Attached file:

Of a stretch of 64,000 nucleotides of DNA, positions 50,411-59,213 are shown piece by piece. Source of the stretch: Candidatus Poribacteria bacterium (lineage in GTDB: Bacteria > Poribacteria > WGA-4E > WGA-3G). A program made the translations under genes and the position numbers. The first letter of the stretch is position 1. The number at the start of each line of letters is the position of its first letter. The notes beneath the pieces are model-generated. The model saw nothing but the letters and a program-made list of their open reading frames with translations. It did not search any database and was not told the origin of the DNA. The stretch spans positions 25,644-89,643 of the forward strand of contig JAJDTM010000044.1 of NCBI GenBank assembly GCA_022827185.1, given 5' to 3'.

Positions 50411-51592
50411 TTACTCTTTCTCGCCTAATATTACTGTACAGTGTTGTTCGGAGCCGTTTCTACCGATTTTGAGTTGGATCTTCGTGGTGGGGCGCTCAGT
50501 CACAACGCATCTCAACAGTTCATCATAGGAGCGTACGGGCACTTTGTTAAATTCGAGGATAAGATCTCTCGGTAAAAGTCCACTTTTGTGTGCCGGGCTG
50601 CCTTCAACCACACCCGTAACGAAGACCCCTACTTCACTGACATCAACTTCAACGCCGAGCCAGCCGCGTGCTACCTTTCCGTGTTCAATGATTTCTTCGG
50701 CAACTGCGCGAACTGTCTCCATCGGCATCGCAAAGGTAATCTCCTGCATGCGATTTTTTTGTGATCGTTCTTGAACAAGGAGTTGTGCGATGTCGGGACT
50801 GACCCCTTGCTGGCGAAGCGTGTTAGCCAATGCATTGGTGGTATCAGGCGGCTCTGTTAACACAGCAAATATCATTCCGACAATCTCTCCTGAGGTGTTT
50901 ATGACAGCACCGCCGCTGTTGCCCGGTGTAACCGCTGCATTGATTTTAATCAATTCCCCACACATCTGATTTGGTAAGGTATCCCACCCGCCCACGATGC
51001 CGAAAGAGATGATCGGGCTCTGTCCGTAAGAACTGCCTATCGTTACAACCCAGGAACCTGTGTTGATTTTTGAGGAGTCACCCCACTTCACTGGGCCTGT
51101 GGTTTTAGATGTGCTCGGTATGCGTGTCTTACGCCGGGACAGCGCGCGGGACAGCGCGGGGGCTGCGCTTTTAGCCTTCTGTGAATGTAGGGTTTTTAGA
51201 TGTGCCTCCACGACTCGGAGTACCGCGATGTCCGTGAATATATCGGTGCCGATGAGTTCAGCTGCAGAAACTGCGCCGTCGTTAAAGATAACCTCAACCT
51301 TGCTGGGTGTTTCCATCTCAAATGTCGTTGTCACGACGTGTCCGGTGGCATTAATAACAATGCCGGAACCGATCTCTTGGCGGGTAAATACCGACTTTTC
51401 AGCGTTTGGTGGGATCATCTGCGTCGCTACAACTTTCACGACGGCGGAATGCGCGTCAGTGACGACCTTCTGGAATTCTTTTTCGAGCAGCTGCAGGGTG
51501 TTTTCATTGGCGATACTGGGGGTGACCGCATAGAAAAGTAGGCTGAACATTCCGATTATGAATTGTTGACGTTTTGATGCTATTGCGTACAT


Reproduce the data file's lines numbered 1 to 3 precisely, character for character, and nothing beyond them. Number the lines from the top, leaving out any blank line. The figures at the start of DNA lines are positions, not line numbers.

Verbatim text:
Of a stretch of 64,000 nucleotides of DNA, positions 50,411-59,213 are shown piece by piece. Source of the stretch: Candidatus Poribacteria bacterium (lineage in GTDB: Bacteria > Poribacteria > WGA-4E > WGA-3G). A program made the translations under genes and the position numbers. The first letter of the stretch is position 1. The number at the start of each line of letters is the position of its first letter. The notes beneath the pieces are model-generated. The model saw nothing but the letters and a program-made list of their open reading frames with translations. It did not search any database and was not told the origin of the DNA. The stretch spans positions 25,644-89,643 of the forward strand of contig JAJDTM010000044.1 of NCBI GenBank assembly GCA_022827185.1, given 5' to 3'.

Positions 50411-51592
50411 TTACTCTTTCTCGCCTAATATTACTGTACAGTGTTGTTCGGAGCCGTTTCTACCGATTTTGAGTTGGATCTTCGTGGTGGGGCGCTCAGT